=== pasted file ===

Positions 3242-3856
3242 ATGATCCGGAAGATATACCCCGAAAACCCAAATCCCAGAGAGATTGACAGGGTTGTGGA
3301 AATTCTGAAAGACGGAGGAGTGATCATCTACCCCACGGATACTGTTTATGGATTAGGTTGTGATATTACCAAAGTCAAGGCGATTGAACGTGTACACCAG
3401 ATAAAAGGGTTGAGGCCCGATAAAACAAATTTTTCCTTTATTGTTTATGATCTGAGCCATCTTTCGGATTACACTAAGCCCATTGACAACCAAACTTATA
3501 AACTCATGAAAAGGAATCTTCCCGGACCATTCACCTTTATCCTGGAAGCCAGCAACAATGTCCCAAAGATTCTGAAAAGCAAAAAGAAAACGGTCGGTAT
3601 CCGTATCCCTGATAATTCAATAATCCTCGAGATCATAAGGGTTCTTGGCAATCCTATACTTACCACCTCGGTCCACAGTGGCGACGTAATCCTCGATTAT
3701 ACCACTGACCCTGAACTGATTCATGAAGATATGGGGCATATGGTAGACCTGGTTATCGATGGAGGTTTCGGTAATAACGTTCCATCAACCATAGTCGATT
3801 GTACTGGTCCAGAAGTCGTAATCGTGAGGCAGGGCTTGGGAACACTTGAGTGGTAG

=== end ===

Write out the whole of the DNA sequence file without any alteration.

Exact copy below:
Positions 3242-3856
3242 ATGATCCGGAAGATATACCCCGAAAACCCAAATCCCAGAGAGATTGACAGGGTTGTGGA
3301 AATTCTGAAAGACGGAGGAGTGATCATCTACCCCACGGATACTGTTTATGGATTAGGTTGTGATATTACCAAAGTCAAGGCGATTGAACGTGTACACCAG
3401 ATAAAAGGGTTGAGGCCCGATAAAACAAATTTTTCCTTTATTGTTTATGATCTGAGCCATCTTTCGGATTACACTAAGCCCATTGACAACCAAACTTATA
3501 AACTCATGAAAAGGAATCTTCCCGGACCATTCACCTTTATCCTGGAAGCCAGCAACAATGTCCCAAAGATTCTGAAAAGCAAAAAGAAAACGGTCGGTAT
3601 CCGTATCCCTGATAATTCAATAATCCTCGAGATCATAAGGGTTCTTGGCAATCCTATACTTACCACCTCGGTCCACAGTGGCGACGTAATCCTCGATTAT
3701 ACCACTGACCCTGAACTGATTCATGAAGATATGGGGCATATGGTAGACCTGGTTATCGATGGAGGTTTCGGTAATAACGTTCCATCAACCATAGTCGATT
3801 GTACTGGTCCAGAAGTCGTAATCGTGAGGCAGGGCTTGGGAACACTTGAGTGGTAG